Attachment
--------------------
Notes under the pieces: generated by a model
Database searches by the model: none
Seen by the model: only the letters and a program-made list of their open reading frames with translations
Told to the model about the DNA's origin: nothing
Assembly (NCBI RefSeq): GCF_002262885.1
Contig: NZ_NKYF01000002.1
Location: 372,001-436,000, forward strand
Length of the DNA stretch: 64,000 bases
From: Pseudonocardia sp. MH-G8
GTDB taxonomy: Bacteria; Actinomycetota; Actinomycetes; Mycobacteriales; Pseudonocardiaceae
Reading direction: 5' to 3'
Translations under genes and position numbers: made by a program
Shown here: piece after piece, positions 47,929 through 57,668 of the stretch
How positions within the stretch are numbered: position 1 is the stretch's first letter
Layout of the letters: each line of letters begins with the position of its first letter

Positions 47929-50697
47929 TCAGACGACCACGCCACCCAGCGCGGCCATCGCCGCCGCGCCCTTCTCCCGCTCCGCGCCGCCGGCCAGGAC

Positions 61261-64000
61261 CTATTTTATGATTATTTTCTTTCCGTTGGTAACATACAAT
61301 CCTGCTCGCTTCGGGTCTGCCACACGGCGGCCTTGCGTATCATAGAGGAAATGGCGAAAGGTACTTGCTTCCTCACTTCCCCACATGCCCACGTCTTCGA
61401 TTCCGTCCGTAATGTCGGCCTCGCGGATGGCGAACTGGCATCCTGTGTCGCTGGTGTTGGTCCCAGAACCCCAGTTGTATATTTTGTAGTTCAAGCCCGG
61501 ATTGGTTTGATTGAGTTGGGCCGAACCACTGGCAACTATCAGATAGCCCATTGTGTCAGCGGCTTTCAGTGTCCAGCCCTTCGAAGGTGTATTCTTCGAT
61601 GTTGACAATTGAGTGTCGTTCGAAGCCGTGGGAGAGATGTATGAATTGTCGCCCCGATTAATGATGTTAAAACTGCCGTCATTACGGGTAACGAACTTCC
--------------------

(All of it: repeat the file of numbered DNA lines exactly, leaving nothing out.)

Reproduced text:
Notes under the pieces: generated by a model
Database searches by the model: none
Seen by the model: only the letters and a program-made list of their open reading frames with translations
Told to the model about the DNA's origin: nothing
Assembly (NCBI RefSeq): GCF_002262885.1
Contig: NZ_NKYF01000002.1
Location: 372,001-436,000, forward strand
Length of the DNA stretch: 64,000 bases
From: Pseudonocardia sp. MH-G8
GTDB taxonomy: Bacteria; Actinomycetota; Actinomycetes; Mycobacteriales; Pseudonocardiaceae
Reading direction: 5' to 3'
Translations under genes and position numbers: made by a program
Shown here: piece after piece, positions 47,929 through 57,668 of the stretch
How positions within the stretch are numbered: position 1 is the stretch's first letter
Layout of the letters: each line of letters begins with the position of its first letter

Positions 47929-50697
47929 TCAGACGACCACGCCACCCAGCGCGGCCATCGCCGCCGCGCCCTTCTCCCGCTCCGCGCCGCCGGCCAGGAC

Positions 61261-64000
61261 CTATTTTATGATTATTTTCTTTCCGTTGGTAACATACAAT
61301 CCTGCTCGCTTCGGGTCTGCCACACGGCGGCCTTGCGTATCATAGAGGAAATGGCGAAAGGTACTTGCTTCCTCACTTCCCCACATGCCCACGTCTTCGA
61401 TTCCGTCCGTAATGTCGGCCTCGCGGATGGCGAACTGGCATCCTGTGTCGCTGGTGTTGGTCCCAGAACCCCAGTTGTATATTTTGTAGTTCAAGCCCGG
61501 ATTGGTTTGATTGAGTTGGGCCGAACCACTGGCAACTATCAGATAGCCCATTGTGTCAGCGGCTTTCAGTGTCCAGCCCTTCGAAGGTGTATTCTTCGAT
61601 GTTGACAATTGAGTGTCGTTCGAAGCCGTGGGAGAGATGTATGAATTGTCGCCCCGATTAATGATGTTAAAACTGCCGTCATTACGGGTAACGAACTTCC